Hamrun is a largish and mostly nondescript working men’s town just a mile or so outside Valletta. By Maltese standards it is a relatively “new” town, its lavishly decorated if stylistically confused church only being completed in 1875 and the town itself only becoming a parish in 1881. Hamrun has a wide and fine shop-filled main road which is unfortunately also the main trunk road from Valletta to Rabat and Mdina and therefore choked with traffic at most times of the day. But for one day a year all the traffic disappears and Saint Joseph’s High Road becomes the largest pedestrian area in Malta as Hamrun celebrates the feast of its patron – the somewhat obscure Saint Cajetan.
The evening marches are spread out over a whole week but it’s the traditional Sunday morning march that is the real peak of merriment and boisterousness. The town’s two band clubs of St. Joseph (nicknamed Tal-Miskina) and St.Cajetan (Tat-Tamal) participate in this march and both attract a sizeable crowd of followers, loyally dressed in the clubs colours – blue and red respectively. Due to the immense rivalry between the clubs the band marches take a different route and do not meet. Both marches are also obliged to start and end at the same time – start time is normally around 11am and the marathon marches continue until 3pm, usually in blazing sunlight and temperatures hovering around the 30c mark. The clubs also have a signed agreement not to let things get out of hand and this is religiously adhered to – not least because there are hefty financial penalties relating to any departure from acceptable behaviour.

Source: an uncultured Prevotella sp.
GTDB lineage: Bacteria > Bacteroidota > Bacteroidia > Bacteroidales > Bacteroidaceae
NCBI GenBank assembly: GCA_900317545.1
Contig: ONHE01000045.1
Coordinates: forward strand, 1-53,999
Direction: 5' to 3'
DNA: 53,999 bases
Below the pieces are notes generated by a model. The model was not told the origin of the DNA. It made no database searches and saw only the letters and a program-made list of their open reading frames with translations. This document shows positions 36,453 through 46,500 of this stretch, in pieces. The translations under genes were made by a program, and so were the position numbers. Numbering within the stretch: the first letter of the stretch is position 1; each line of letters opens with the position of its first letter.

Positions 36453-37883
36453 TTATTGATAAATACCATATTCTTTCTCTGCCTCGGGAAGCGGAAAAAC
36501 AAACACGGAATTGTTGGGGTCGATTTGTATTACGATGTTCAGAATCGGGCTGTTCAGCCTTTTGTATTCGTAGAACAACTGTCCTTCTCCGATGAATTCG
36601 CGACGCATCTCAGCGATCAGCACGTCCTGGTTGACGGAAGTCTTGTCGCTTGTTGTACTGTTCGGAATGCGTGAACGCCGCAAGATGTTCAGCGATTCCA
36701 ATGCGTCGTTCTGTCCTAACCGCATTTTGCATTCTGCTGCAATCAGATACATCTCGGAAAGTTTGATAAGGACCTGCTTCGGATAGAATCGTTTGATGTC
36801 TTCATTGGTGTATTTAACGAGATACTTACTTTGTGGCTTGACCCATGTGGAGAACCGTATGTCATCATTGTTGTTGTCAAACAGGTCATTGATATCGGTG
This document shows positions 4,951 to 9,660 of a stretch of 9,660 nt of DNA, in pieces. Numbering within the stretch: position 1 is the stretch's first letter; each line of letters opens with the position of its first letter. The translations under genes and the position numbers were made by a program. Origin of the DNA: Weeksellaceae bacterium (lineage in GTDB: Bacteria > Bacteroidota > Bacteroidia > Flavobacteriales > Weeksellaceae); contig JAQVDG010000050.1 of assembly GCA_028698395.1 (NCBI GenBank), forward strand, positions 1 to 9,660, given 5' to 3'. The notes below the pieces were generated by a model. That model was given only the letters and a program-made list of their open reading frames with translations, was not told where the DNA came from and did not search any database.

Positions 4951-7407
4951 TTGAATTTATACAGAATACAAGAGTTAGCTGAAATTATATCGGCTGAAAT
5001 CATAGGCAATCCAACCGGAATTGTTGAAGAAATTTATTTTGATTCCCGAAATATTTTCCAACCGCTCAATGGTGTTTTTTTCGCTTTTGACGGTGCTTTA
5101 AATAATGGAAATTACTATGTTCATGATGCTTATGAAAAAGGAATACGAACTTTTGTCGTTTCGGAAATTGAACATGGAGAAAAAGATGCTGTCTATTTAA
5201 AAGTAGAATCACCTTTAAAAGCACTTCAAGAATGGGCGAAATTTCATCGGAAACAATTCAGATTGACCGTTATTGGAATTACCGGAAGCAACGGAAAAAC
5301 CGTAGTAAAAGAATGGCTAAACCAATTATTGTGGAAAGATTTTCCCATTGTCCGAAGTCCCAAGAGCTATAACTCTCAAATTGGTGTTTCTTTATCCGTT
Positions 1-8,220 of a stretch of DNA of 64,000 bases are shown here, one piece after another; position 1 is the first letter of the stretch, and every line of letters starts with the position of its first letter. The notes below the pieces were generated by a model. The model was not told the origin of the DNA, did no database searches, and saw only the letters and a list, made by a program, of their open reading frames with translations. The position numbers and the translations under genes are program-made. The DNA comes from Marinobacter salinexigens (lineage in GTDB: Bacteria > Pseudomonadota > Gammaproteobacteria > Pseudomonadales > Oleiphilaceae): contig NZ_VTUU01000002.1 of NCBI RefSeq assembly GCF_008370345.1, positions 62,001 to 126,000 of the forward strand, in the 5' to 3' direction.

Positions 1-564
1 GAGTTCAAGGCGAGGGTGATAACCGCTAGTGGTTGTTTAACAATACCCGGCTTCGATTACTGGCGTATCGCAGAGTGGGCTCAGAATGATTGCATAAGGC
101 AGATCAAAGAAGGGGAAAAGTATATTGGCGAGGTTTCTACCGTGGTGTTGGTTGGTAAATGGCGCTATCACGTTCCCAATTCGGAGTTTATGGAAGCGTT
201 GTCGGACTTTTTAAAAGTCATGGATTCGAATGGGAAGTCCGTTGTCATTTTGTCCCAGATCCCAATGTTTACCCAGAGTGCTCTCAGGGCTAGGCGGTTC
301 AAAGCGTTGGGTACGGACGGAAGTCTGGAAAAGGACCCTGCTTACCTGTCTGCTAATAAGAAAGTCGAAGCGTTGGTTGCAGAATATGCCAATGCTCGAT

It’s truly a mad feast of colour, sweaty good fun, beer aplenty and one which every Hamruniz will tell you is unique to the islands. Trust me, I’m one.